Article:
The city operates the GreenSense incentive program so that all ratepayers can benefit from the cost savings. Phil Williams, general manager for Denton Municipal Electric, often says the least expensive electricity is power the city-owned utility doesn’t have to buy.
That’s the philosophy behind the GreenSense program, according to DME spokesman Brian Daskam.
“Our GreenSense rebates (including solar rebates) are designed to encourage energy efficiency and renewable energy in Denton,” Daskam says.
Customers in good standing who make energy efficiency improvements to their home or business can get a rebate for part of the costs. Qualifying projects including improvements to heating and cooling systems, air ducts, attic insulation and radiant barriers, energy-efficient windows and solar screens.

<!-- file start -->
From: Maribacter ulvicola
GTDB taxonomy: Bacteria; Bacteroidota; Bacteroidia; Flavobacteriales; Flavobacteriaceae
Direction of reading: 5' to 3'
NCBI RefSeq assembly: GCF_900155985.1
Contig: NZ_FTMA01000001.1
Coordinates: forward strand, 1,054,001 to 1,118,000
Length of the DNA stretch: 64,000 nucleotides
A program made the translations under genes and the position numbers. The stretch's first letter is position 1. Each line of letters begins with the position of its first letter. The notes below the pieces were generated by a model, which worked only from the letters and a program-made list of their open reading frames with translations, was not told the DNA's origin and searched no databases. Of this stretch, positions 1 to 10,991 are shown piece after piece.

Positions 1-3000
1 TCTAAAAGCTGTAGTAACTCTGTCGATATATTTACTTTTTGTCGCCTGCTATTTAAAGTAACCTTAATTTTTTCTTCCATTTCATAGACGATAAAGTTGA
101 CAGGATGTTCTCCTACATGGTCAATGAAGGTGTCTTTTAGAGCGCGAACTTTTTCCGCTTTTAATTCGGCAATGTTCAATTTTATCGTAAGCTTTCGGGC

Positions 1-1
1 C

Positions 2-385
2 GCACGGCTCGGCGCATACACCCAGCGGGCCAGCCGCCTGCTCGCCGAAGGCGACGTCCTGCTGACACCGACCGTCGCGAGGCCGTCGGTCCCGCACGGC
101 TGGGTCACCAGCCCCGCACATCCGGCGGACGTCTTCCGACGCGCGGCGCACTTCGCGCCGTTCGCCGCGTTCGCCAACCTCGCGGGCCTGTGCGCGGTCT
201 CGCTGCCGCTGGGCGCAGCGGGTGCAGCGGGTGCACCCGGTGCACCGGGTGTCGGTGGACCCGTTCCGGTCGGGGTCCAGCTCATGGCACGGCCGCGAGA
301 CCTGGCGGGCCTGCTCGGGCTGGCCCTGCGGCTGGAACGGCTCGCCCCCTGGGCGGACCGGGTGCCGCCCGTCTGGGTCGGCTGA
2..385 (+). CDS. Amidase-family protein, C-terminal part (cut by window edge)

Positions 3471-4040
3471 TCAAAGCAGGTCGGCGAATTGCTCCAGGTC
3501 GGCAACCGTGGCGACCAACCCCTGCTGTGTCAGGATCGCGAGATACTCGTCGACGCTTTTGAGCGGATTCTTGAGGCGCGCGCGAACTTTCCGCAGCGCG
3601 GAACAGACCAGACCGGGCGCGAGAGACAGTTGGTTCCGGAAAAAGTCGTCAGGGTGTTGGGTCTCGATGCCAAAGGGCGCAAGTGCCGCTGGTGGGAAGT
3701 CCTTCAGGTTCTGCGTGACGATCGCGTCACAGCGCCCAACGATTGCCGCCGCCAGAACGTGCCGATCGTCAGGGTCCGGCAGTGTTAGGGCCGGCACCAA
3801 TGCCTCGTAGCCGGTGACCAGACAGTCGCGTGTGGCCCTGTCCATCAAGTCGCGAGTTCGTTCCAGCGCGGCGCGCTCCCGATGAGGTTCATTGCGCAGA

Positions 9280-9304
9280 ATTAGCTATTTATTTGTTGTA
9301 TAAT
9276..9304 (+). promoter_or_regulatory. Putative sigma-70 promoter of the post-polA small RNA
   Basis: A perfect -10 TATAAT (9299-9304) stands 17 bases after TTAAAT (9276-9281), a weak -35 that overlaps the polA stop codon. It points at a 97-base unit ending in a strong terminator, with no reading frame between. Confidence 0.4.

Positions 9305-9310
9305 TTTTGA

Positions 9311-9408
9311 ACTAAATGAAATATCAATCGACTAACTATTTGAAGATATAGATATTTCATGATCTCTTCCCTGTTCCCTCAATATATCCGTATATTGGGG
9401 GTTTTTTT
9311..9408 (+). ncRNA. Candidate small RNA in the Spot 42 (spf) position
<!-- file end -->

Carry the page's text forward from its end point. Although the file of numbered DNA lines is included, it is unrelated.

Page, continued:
DME also offers $50 rebates for smart thermostats, although officials say a program that will make full use of smart thermostats is still a year away.
The amount spent on the GreenSense program (about $250,000 next year) isn’t large enough to affect the department’s budget (about $200 million) or the price it pays for power, Daskam said.
But that doesn’t mean families who can’t afford the initial investment are out of luck. Denton also helps lower-income families make energy improvements to their homes through grant programs run by the Community Development Division.
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